Why this feisty American Breed, the Catahoula Leopard Dog, is totally worth all the effort.
When we first moved to Italy – Palermo, Sicily to be exact – I knew I had to quickly learn how to talk about my dog in Italian. Everyone stopped me on the street to ask about him! So I jotted down this little blurb, memorized it and got real good at it, real quick!
Questo è Mucca! È una razza Americana – si chiama la Catahoula! È una razza da caccia di cinghiali – ma non lui! Lui va a caccia solo di biscottini!!!
Which roughly translates to “This is Mucca. He’s an American breed called the Catahoula. It’s a hunting breed for wild boars, but not him! He only hunts for treats!” Paired with my funny accent and the fact that “mucca” means “cow” – a female – in Italian (hey! It was a cute name while we were in the States!), it almost always got a laugh and was a great conversation starter.
How’d I end up with a Catahoula?
I’ve had three dogs in my life and all of them have been this fancy, schmancy pants pure bred dog – the Catahoula. Or more precisely, the Catahoula Leopard Dog, Louisiana Catahoula Leopard Dog, Catahoula Cur, or the down and dirty Catahoula hog dog.
Literally meaning “sacred lake.”
Whose fault is this? My husband’s, clearly.
Josh lived in New Orleans (how we got Nola’s name – New Orleans, LA – so clever, right?!!) for several years during and post-college and fell head over heels for Paunch. His super-companion, brown brindle bestie for over 14 years and yep, you guessed it, a Catahoula.
There are lots of things that make this breed unique. Here is a list of them:
- Breed characteristics
- Way high energy
- Smarty-pants and often stubborn
- Mildly territorial over home and family
- Way territorial over snacks and that one stuffed hippo
- Can be good with kids, or terrified, depending on who you ask, Mucca or Nola.
- So damn good looking!
- Fiercely loyal
- Excellent swimmers
I get it. When I first met Josh (and Paunch!) the only way I could remember the name was to think of a cat in a grass skirt channeling her Hawaiian ancestors through a gentle sway of her hips to and fro.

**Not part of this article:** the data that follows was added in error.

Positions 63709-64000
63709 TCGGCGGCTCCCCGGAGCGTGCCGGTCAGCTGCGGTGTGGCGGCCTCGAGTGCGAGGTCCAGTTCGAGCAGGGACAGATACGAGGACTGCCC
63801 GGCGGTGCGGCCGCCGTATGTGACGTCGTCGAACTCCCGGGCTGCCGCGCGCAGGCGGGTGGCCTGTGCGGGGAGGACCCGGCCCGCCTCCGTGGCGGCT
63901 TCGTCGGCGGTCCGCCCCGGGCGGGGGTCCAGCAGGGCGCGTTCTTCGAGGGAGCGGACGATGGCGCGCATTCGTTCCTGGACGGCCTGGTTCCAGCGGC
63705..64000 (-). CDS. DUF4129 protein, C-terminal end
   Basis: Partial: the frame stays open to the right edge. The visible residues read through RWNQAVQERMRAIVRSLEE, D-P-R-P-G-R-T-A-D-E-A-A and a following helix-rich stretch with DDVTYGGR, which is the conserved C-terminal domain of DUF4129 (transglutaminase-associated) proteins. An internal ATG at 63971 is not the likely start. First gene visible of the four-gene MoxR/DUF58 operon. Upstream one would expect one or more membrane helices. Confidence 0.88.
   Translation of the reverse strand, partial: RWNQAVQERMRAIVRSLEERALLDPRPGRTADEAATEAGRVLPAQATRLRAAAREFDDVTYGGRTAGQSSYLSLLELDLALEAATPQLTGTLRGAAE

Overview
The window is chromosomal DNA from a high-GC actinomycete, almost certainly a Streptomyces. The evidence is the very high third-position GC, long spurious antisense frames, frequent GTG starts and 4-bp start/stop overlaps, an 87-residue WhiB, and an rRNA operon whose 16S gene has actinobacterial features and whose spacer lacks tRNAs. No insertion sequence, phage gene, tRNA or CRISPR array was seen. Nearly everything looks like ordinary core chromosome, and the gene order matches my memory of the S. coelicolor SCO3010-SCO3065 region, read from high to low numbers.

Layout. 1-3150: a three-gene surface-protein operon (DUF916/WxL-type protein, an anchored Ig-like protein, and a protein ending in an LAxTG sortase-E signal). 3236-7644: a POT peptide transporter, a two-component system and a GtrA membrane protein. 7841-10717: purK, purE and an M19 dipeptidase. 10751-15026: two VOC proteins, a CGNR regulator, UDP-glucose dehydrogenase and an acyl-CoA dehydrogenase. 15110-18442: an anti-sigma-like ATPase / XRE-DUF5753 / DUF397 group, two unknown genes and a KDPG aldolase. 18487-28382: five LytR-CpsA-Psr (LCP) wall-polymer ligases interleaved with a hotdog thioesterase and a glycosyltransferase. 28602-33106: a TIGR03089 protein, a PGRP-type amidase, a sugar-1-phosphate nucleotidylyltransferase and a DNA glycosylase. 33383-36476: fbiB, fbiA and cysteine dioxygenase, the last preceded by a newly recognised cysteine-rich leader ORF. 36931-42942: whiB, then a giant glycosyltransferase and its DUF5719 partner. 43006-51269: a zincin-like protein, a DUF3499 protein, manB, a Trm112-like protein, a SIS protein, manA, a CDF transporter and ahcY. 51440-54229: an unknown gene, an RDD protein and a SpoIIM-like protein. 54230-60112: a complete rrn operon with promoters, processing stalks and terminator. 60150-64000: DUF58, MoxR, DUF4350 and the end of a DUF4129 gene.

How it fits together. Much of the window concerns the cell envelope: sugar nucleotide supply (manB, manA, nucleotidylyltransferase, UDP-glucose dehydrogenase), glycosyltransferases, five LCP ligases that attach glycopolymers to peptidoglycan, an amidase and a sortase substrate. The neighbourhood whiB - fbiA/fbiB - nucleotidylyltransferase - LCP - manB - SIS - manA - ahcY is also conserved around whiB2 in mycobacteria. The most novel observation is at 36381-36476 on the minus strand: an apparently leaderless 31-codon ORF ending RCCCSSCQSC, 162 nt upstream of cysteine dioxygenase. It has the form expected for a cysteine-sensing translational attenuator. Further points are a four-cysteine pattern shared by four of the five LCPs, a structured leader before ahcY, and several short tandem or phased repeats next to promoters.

It all goes back to olden times when the French (or Spanish, depending on which source you read first!) came to Louisiana and wanted a hunting cat to accompany them through the swampy wetlands of the south, but were too terribly allergic.
So they took their trusty Beauceron’s and bred them with the local Native American’s wolfdogs which resulted in what I can only imagine, the cutest cata-wolf-puppy dog of all time. Leaving by the wayside any risk of spooking unsuspecting prey away with a mighty sneeze from the brush, after mingling with too much cat dander.
Cat jokes aside, they got the name from Catahoula Parish, LA whose previous claim to fame was having the tallest mound in the state at 82ft (25m). Wow! Fascinating. (I got sidetracked to see what the heck these mounds were for and apparently they’re really super ancient, earthworks built by indigenous people that were often used as burial grounds! Actually fascinating!)
Over time, the breed evolved into a herding dog, hungry for nipping at any nearby heel and a hunting dog that will instinctively work with it’s pack to surround even the most ornery of wild boars. Thus explaining their love of ankle-socks and free-range bacon.
In the late 70’s the governor of Louisiana, Edwin Edwards, named the Catahoula Leopard Dog as the official state dog. In the mid-90’s the breed was officially recognized by both the United Kennel Club (UKC) and the American Kennel Club (AKC) in their Foundation Stock Services (FSS). FSS means they can compete in rally, obedience, agility and tracking. There’s a hot debate on whether or not it’s a good idea to get the full AKC registration, but I’ll leave that up to the experts.
The neat thing about Catahoulas is that they look so damn unique. Characteristically, they typically have a ripped, muscular physique with square heads, floppy ears and a tapered muzzle. They also have webbed paws which make them excellent swimmers and swamp masters. Most notably, they have a fancy-ass posture that just won’t quit. Perfect pet photography models, if I must say!
Their coats can come in a rainbow of color patterns from blue merle (Mucca), red merle (Nola), brindle (Paunch) as well as solids with little bits of other colors mixed in.
The best part is their eyes. They’re known for having piercingly blue, aka “glass” eyes, that look directly into your soul evoking a strong urge to give them treats or go in for a belly rub. Sometimes they can be bicolor, like Mucca’s brown and blue eye – “crack glass” eyes. They often come in brown and hazel too. And if you ever have to give them eyedrops at night, they will glow in a very spooky way that may induce nightmares, Children of the Corn style.